Apple CEO Tim Cook puts to rest speculations about an iOS and macOS merger, says users don't want it

Apple CEO Tim Cook has said that he believed mobile operating system (iOS) and desktop operating system (macOS) should remain separate.

If you are an Apple user who was looking forward to some sort of merger between the mobile and desktop operating systems of the Cupertino giant, then you are in for a disappointment.

File image of Apple CEO Tim Cook. Reuters

File image of Apple CEO Tim Cook. Reuters

None other than Apple CEO Tim Cook has said that he believed mobile operating system (iOS) and desktop operating system (macOS) should remain separate.

In an interaction with The Sydney Morning Herald, Cook said that merging the two worlds (tablets and computers) could lead to trade-offs and compromises. He said the reason the iPad and the Mac were incredible, was because they are pushed to do what they do well, hinting at the different underlying operating systems.

When asked about how the iOS and macOS strategy was different from the Universal Windows Platform (UWP) apps that Microsoft has come out with, to make apps device agnostic, Cook said, "So maybe the company would be more efficient at the end of the day. You know it's about giving people things that they can then use to help them change the world or express their passion or express their creativity. So this merger thing that some folks are fixated on, I don't think that's what users want," said Cook.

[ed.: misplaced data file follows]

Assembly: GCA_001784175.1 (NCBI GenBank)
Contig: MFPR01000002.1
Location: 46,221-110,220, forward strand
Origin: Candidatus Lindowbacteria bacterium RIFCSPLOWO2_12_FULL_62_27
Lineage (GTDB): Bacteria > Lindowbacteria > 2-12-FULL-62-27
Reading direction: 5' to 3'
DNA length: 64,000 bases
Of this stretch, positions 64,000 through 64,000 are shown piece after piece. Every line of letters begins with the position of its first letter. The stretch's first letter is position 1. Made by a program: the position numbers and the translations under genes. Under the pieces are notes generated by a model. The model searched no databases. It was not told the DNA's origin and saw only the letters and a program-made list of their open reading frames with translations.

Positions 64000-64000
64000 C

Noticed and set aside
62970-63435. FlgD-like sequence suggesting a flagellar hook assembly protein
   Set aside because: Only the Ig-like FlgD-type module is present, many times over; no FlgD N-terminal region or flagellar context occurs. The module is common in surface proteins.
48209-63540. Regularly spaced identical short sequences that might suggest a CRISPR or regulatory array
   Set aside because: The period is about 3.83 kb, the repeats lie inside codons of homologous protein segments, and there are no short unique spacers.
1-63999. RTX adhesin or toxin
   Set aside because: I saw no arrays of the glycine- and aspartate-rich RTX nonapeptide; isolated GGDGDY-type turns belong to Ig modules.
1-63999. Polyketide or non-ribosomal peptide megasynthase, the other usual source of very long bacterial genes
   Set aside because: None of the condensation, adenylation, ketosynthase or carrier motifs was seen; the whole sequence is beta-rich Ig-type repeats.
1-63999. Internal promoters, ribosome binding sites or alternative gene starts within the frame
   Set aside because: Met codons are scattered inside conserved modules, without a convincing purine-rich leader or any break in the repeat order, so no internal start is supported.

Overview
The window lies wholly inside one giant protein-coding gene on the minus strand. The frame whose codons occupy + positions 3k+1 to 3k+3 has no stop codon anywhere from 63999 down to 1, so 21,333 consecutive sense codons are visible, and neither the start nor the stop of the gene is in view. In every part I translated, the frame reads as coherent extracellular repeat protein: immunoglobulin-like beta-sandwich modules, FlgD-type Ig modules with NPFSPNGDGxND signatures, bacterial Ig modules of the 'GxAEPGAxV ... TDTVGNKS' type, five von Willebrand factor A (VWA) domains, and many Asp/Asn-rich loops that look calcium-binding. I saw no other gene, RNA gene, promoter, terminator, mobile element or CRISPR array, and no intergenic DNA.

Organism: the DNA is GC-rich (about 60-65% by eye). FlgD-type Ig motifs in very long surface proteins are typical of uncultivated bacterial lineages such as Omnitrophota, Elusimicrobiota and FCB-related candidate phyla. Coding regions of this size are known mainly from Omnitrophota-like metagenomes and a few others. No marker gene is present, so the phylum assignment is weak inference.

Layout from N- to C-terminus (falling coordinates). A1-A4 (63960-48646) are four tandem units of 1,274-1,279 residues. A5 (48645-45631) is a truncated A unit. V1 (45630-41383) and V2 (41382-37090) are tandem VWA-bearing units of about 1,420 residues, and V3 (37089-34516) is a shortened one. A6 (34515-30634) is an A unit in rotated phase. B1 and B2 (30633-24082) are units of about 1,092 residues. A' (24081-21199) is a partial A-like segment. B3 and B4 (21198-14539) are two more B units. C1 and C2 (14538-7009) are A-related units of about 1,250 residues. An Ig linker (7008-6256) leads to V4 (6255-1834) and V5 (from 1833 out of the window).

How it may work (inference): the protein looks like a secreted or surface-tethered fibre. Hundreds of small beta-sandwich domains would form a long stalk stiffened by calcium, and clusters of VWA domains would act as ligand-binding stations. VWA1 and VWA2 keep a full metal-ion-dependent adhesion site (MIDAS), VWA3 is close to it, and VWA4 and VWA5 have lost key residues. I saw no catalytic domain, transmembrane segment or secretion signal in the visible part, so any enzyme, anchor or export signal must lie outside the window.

This throws the speculations that we had heard towards the end of last year, of Apple's Marzipan project, off the rails.

According to a report by Bloomberg, Apple was expected to start a project code-named 'Marzipan' as early as 2018. This would enable iOS apps which are made for the iPhone and iPad, to also work on the computers and laptops offered by Apple. A sort of Universal Apple Platform if you will. Currently, software developers have to develop two software for both iOS and macOS platforms separately.

Project Marzipan it was speculated would let the apps intelligently be compatible with the touch as well as with the trackpad, depending on the devices they were launched on. The report stated that the move came in light of the limited selection of apps on the macOS store, which were updated much slower than the iOS apps.

According to ArsTechnica, Cook's statement may not necessarily mean that the macOS/iOS interoperability would be a dead project. Apps that support the interoperability need not have a unified underlying operating system.

When asked which devices he loves to use, Cook told The Sydney Morning Herald that he used the Mac when at work and the iPad at home and always the iPad when he was travelling.

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